A Class C CDL allows the driver to operate a vehicle carrying hazardous material or more than 15 passengers. For example, states require a Class C license to drive most types of buses.

Taxi and Livery: Class E License

Driving a for-hire vehicle, such as a taxi or town car service, requires a special license that indicates additional training and responsibility. A Class E license is required to drive a taxi, drive for a livery service, or operate a rideshare vehicle like Uber or Lyft.

Commercial License Endorsements

Special endorsements for these types of licenses include:

  • H – Hazardous: Licensed to transport hazardous materials. (Requires a written test)
  • N – Tank: Licensed to operate vehicles with a tank for liquid or gas. (Requires a written test)
  • P – Passenger: Licensed to transport 15+ human passengers. (Requires a written test)
  • S – School Bus: Licensed to operate a school bus. (Requires a P endorsement, written test, additional fees, and a background check)
  • T – Towing: Licensed to tow double and triple trailers. (Requires a written test)
  • X – Hazardous Liquids: Combination of H and N endorsements for transporting hazardous liquids or gasses. (Requires a written test)

The Benefits of Carrying a CDL

If you secure a Class A or B CDL, you can drive any large vehicle weighing up to 26,000 lbs with a trailer (Class A) or over 26,000 lbs without a trailer (Class B). Of all the different types of licenses, a CDL provides a far greater diversity of driving opportunities compared to a standard Class D driver’s license. You can drive Class A recreational vehicles, which are the largest vehicles, or tow a boat. You can also take commercial driving jobs, should this interest you.

Many people hold both a Class D license and a CDL (A or B). This way, they do not have to worry about driving any size of vehicle or trailer.

Do You Need a Special License to Drive an RV?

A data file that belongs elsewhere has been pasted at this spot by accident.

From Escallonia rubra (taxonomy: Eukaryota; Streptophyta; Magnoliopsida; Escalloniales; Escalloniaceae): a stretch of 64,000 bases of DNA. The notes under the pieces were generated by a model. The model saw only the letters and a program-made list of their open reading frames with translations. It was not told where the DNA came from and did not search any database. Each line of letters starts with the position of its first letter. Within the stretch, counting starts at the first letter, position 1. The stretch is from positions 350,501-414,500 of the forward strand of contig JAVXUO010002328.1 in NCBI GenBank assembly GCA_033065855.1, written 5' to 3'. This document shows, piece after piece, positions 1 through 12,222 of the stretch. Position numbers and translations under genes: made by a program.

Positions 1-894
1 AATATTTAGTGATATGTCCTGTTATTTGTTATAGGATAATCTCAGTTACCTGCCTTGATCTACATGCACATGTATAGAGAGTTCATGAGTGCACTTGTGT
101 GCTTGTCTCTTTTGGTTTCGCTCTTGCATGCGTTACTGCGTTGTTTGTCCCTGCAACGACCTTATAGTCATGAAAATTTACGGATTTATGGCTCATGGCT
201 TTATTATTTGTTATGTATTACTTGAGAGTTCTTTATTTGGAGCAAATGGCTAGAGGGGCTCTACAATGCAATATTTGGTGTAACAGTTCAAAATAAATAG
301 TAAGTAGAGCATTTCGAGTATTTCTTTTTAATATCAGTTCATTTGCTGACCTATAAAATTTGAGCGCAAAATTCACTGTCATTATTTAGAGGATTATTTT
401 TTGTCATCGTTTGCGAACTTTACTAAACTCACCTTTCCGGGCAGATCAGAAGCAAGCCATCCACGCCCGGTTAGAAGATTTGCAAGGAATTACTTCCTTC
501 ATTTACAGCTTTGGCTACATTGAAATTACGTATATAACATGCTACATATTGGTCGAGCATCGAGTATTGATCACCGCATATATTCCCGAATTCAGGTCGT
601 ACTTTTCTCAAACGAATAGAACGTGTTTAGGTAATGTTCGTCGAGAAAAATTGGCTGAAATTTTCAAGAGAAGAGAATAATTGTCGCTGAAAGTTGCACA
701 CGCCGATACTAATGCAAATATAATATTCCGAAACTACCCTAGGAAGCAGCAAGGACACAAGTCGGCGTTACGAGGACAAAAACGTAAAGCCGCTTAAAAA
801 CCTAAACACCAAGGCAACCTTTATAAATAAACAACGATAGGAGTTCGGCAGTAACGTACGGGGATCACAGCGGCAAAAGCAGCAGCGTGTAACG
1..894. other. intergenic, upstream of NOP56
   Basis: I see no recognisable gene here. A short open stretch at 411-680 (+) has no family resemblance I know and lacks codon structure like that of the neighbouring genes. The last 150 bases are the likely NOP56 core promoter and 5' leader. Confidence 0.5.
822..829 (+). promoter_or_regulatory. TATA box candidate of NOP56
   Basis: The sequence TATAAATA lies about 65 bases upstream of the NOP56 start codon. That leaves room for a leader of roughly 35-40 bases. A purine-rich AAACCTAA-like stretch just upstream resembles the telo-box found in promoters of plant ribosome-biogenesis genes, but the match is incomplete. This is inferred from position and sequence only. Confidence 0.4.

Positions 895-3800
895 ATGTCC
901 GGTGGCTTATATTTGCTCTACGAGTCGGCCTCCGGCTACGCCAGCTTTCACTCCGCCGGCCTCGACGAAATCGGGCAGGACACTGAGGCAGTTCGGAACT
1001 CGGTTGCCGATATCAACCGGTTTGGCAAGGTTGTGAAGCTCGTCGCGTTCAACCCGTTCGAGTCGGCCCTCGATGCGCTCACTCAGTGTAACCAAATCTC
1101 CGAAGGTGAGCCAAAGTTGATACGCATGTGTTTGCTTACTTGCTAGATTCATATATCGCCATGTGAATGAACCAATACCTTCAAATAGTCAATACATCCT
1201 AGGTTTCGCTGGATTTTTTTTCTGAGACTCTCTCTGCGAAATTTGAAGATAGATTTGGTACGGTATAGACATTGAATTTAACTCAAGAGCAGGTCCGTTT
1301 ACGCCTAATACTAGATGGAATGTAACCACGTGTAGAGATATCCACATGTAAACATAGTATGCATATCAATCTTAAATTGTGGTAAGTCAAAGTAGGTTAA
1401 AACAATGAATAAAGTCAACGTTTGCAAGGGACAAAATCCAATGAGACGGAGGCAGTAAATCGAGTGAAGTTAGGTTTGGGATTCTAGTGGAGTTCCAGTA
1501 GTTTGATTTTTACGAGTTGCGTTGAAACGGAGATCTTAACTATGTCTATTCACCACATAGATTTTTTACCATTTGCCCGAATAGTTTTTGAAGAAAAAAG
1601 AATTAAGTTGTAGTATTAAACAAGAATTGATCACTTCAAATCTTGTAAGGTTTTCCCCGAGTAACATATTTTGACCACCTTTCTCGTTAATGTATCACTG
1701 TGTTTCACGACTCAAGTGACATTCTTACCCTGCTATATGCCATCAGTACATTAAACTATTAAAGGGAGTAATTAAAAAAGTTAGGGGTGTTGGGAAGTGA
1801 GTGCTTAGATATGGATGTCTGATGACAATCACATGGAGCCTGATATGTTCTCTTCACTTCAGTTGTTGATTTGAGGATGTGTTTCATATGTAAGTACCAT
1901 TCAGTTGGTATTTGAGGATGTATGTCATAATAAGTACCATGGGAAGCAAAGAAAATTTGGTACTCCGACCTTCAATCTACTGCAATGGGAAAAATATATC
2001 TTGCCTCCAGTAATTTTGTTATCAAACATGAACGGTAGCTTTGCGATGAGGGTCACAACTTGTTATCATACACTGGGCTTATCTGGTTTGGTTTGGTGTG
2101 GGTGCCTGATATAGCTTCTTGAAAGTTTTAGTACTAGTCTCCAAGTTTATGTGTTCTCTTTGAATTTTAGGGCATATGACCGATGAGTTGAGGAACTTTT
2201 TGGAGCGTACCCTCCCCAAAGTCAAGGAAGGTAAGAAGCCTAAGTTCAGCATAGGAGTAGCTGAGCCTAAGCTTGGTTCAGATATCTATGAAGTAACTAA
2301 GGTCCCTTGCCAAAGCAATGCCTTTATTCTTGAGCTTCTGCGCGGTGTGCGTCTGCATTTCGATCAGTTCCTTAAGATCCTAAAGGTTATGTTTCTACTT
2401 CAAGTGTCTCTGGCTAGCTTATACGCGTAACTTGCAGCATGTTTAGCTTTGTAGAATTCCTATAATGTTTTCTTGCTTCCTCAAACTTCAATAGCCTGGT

You might need special types of licenses to drive an RV.

Before buying or driving an RV, it’s important to check the driver’s license you need to operate the vehicle. You will need to check the laws in your state, your destination state, and any states you will drive through.

  • Most RVs only require a Class D (normal) driver’s license to operate.
  • However, RVs that are greater than 26,000 lbs and/or longer than 40 feet may require a Class B CDL.
  • If you want to tow with your RV and the total weight is greater than 26,000 lbs, you may need a Class A CDL.

Do I Need a Special Driver’s License to Tow a Boat?

If you plan to tow a boat, especially if you want to tow a boat behind an RV, it is advised that you secure a Class A Driver’s License.

What About the Different RV Driver’s License Laws in Each State?

Driver’s licenses are respected across state lines. If you are worried about being licensed for an interstate trip, get the driver’s license class that provides what you need in all the states where you will travel.

How Do I Get a Special RV Driver’s License?

To drive an extra-large RV or tow an RV with a large trailer, you may need a commercial driver’s license (CDL) of Class A or B. You can get the training and testing necessary to receive your RV driver’s license at a commercial driving school. You can find a commercial driving school in almost every city, and many trucking companies offer commercial driver training as an extension of their internal driver training programs.

As a bonus, you will be able to get a truck driving job with your CDL at any time after being licensed to drive your RV.

Planning for RV Storage

In addition to a special driver’s license, extra-large RVs also require special planning for parking and storage. You will need to plan to camp in locations with RV parking and to fuel up at truck stops where other commercial license holders can operate their large vehicles. However, you can also find welcoming RV storage through a peer-to-peer marketplace like Neighbor.

This can allow you to store your RV for the off-season without having RV parking on your personal property. You can find RV storage opportunities in your community or even in your favorite location to set out from.

While some RVs require a special license to drive, all RVs need proper storage. Neighbor, a self-storage marketplace, provides places to safely store all types of RVs for a budget-friendly price.